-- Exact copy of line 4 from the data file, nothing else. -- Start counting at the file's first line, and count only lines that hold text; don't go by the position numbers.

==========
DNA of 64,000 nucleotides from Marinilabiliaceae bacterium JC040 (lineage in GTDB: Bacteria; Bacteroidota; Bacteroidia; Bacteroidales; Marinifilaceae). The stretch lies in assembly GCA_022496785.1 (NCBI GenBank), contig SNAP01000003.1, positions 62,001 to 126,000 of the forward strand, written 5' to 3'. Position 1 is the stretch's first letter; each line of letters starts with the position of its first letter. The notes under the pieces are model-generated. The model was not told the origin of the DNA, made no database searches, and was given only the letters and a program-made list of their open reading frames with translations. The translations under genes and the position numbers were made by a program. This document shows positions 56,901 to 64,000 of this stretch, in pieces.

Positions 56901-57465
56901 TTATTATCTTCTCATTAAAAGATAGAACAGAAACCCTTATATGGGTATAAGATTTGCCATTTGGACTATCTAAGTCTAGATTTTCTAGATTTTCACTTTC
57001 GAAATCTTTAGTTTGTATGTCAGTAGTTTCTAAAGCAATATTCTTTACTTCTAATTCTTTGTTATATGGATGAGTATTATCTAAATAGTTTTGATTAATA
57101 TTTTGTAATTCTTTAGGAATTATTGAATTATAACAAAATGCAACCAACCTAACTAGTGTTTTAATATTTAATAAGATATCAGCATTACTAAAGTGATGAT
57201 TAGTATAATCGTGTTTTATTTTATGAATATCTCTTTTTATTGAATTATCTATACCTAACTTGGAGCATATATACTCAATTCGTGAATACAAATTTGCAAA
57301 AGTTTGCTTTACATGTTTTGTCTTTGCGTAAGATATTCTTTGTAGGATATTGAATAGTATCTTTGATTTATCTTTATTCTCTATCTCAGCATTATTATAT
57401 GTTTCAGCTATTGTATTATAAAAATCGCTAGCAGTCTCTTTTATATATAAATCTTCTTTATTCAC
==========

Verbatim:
57001 GAAATCTTTAGTTTGTATGTCAGTAGTTTCTAAAGCAATATTCTTTACTTCTAATTCTTTGTTATATGGATGAGTATTATCTAAATAGTTTTGATTAATA